Olympe De Gouges

English translations of the original French texts


In her twelfth pamphlet, written in early September 1789, Olympe de Gouges praises the women who had recently brought their patriotic gifts to help the state (she herself donated a quarter of her income) and seeks to encourage others to do the same. Mirabeau, to whom she had sent a copy, congratulated her on her ideas, her energy and her purpose. `

Heroic action by a French woman or France saved by women.

There is more than one way to serve the Motherland.

I became the butt of all satire last year after I presented my project for a Patriotic Tax to my fellow Citizens. My recommendations were far from being approved; rather I received only insults or perfidious praise. This reception from a Public always severe towards me should really have cured me of that itch to write that has spread so much bitterness in my life. I had indeed taken the firm decision to no longer give rise to the malignity of my enemies; I was going to take an eternal vow of silence: however I found the situation the State was in so overwhelming that my sensitive heart forced me to take up my pen again. Today I am addressing my sex. Maybe I will be better received? However it is not praise that I am looking for. No, my only desire is to be useful to my Motherland. Vain and ridiculous men who assume the right to despotically rule over a literary Empire, you will always find fault with my style, perhaps you will not spare, with your condemnation, my way of life. It matters not. Once again, it is not for you that I write. I despise, in equal measure, both your applause and your criticism. Virtuous women, female citizens who are enflamed by the saintly zeal of patriotism, it is to you that I address the feeble fruits of my talent. No doubt, at this moment, you lament the fact that you can only wish for the happiness of France. Instead your fathers, husbands and brothers can work for the regeneration of this Empire: you would love to second them in this great work. There is one noble and efficacious method that I dare ask you to bring to mind: I can find none so apt to restore plenty and the national credit as the one the Roman Matrons used in a similar moment of distress. Rome, the seat of glory and virtue, if indeed they had such a place on earth, Rome, I say, weakened by costly wars was reaching its end. Public funds had run out; no resource or method was left to repulse the enemy about to swoop down upon her. It was women, then, who saved this City that men despaired of defending much longer. Generously ridding themselves of all vain and luxurious ornaments, they carried their jewellery to the public treasury; soon, thanks to this unexpected assistance, there was no shortage of arms or Soldiers. From that moment on victory was determined and the free Romans only thought to thank the Gods for having given them such virtuous mothers and wives.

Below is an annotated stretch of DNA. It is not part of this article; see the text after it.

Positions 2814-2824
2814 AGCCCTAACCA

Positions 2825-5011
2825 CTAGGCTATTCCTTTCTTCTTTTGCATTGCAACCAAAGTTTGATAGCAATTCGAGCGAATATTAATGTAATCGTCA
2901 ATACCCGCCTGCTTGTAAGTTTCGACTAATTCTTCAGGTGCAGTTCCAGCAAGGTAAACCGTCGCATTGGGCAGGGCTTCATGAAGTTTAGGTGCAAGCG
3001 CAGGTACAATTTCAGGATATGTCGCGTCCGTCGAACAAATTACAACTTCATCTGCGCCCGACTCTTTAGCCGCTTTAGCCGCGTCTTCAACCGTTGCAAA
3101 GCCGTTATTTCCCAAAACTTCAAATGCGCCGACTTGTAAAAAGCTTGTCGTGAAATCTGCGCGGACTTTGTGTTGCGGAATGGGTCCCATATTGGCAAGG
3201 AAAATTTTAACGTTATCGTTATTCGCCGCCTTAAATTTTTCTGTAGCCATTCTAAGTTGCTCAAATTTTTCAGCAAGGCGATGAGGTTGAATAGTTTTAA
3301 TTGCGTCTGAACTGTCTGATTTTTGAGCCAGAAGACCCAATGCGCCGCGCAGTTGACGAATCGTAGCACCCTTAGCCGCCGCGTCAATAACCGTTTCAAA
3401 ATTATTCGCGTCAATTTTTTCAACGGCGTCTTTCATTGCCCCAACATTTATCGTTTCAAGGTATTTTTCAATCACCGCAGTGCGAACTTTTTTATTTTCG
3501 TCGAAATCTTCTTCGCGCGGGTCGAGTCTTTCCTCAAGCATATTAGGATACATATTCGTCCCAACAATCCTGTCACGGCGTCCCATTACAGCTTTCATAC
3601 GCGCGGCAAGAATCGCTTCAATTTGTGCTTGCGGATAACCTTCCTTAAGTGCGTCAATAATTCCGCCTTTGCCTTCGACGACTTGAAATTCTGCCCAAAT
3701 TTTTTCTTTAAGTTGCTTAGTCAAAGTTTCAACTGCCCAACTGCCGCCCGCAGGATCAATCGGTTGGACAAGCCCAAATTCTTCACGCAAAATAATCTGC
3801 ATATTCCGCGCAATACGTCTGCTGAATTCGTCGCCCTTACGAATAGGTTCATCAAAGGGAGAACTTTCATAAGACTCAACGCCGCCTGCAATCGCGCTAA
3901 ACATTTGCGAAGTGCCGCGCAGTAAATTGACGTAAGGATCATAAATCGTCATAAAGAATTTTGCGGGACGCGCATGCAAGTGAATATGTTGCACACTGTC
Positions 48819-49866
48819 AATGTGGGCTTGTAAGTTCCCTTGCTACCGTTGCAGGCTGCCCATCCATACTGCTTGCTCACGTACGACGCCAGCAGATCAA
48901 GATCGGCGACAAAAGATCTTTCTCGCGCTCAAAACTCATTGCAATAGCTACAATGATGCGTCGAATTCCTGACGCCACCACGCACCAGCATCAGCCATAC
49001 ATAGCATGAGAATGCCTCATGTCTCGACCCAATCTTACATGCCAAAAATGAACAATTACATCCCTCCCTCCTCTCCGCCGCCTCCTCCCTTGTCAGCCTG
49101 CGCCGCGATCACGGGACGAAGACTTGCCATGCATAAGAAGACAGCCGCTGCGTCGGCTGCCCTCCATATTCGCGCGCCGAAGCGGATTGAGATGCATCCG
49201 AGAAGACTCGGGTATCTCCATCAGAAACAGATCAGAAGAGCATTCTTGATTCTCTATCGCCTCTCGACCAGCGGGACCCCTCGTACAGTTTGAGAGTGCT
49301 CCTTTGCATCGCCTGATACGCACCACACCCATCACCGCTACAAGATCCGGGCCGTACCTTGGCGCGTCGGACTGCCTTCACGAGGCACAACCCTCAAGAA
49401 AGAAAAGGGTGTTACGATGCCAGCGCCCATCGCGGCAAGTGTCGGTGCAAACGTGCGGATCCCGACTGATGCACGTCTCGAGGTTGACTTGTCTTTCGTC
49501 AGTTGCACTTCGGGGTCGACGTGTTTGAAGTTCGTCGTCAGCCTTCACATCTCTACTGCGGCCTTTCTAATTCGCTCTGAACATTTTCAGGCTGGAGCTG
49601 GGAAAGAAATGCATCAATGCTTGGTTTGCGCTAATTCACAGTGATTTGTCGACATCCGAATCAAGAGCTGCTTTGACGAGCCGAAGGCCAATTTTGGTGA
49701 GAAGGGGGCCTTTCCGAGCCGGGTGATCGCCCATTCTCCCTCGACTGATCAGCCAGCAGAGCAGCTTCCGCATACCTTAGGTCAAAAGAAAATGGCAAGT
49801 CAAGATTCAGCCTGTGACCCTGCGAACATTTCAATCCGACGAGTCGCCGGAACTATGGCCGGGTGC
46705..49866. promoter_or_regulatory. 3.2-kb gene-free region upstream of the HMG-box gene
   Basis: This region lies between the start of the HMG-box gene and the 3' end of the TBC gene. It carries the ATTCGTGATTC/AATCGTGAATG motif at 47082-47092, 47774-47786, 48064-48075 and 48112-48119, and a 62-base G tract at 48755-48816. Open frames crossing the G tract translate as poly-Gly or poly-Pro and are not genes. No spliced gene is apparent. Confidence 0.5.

This example has not been followed since, in any Nation of the Universe, because never has the Motherland spoken so strongly as in Rome. Therefore today, my fellow women citizens, may her voice be heard amongst us. Can you be insensible to it? Will you imitate the selfishness of those calculating capitalists who refuse to open their treasure chests? Ah! Rather than making them blush at their sordid avarice, show yourselves, by your generous conduct, to be more than worthy of the praise that truth dragged out of the Citizen of Geneva. Despite the sarcasm that he threw at us, he was obliged to admit that it is women alone who preserve in Paris the little bit of humanity that still exists there and that without them one would see greed and insatiable men devour each other like wolves. [2]

Olympe de Gouges admired Rousseau, was influenced by him, but was never blind to his misogynistic moments. `

Let those vile creatures that bring shame on our sex have the sad advantage of displaying their brazen ornaments bought with their honour, which do nothing to enhance their natural beauty. With a more modest and simple finery you will be all the more entitled to praise and admiration from the public; your names will be remembered by the furthermost posterity, they will have a place in History beside that of the famous men, those tutelary geniuses whose efforts to drag France out of slavery would nevertheless have been useless without our assistance. Hasten then to fulfil this most beautiful sacrifice. One of you, alone, in the Capital, will be example enough to encourage an immediate following in all the Provinces. Take no notice of these non-citizens who will suggest that such a project will never succeed in the midst of a nation whose most distinguished Members hold dear to the principles of the most decided Aristocracy. On the contrary, I maintain that it is the only method to render Aristocrats useful to the public cause because, not being in the majority, they fear the danger of being infamously pointed out, and in some way chosen as the source of indignation by real citizens; this will be, for them, a greater incentive [to donate] than the State's appalling crisis is for you.

By Madame de G***